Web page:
A paper from the Institute of Chartered Accounts – the question is taken from their subtitle – offers a complex series of questions about pension arrangements. I’ve raised some of the issues previously in my own submission to the Expert Working Group considering welfare in Scotland. Pensions are much more difficult to manage than means-tested or universal benefits, which can be delivered and adjusted according to circumstances. Most pensions are based in established entitlements, based on previous contributions. That leads to three problems. The first is how to deal with the rights established for state pensions. The records are centralised, and entitlements are held by expatriates as well as people in the UK. It would be difficult to respect those arrangements. The obvious way round the problem is one that the coalition government has already moved towards, which is to replace the contributory pension with a more universal flat-rate benefit.
The second issue concerns occupational pensions. It’s clearer in this case where the liabilities lie, because the rights are held in relation to specific funds; in principle, cross-border pensions should work on the same basis. There is a problem, however, in the way that such funds have been set up in the UK, often avoiding essential EU regulation. If a firm declines, or if an industry shrinks, the number of contributors falls, and the resources to pay the pensions are reduced. The essential way to deal with this is for funds to pool their risks, a process usually referred to as ‘solidarity’. The absence of those protections means that many schemes are insecure or non-viable. The issue has been left to fester for too long.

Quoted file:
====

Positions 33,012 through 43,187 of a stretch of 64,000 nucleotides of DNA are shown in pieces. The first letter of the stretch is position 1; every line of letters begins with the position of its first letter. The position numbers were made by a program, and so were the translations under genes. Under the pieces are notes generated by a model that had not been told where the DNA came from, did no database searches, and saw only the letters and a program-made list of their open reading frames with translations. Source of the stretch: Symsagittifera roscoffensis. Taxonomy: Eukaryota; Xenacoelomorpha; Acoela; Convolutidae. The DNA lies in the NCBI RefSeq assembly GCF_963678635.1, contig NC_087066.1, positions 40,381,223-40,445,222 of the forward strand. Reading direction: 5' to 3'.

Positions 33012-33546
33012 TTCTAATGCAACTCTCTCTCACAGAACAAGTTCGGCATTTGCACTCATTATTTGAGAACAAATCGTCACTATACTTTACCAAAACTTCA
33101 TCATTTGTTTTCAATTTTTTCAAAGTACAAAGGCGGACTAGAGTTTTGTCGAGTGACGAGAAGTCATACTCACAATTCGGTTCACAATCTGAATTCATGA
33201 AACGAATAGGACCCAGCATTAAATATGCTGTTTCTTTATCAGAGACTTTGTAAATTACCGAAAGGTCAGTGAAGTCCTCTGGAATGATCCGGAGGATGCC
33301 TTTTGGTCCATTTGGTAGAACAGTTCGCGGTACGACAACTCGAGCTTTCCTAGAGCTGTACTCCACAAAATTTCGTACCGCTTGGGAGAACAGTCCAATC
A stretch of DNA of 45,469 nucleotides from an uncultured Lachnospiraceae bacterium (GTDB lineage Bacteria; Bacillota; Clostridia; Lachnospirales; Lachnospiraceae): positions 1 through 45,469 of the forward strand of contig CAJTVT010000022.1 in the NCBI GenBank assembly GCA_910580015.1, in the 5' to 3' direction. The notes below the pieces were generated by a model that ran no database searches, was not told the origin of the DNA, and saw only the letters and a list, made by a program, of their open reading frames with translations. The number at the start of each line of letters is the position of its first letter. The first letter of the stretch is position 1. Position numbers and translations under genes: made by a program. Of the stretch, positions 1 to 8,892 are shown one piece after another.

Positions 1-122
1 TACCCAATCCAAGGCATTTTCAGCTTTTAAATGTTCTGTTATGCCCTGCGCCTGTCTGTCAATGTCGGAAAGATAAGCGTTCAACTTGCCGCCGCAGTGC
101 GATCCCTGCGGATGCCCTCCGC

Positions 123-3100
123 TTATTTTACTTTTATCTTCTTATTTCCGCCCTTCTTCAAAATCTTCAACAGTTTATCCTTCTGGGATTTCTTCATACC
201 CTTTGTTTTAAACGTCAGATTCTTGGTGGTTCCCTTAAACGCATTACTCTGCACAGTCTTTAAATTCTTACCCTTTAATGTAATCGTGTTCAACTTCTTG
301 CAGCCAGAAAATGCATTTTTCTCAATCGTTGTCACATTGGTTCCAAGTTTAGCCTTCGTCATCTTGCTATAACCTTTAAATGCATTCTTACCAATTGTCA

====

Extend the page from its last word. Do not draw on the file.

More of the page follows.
The third issue concerns transitional arrangements. The entitlements that people earn last for decades; for example, there are people working now who paid for a Graduated Pension in the 1960s and 70s, and elements relating to the Graduated Pension, which are worth very little, may still be around forty or fifty years’ time. There is a quick and simple answer, which is to buy out entitlements. That, of course, would cost money. However, the alternative – which is to keep existing arrangements for another eighty or ninety years – will cost more over time.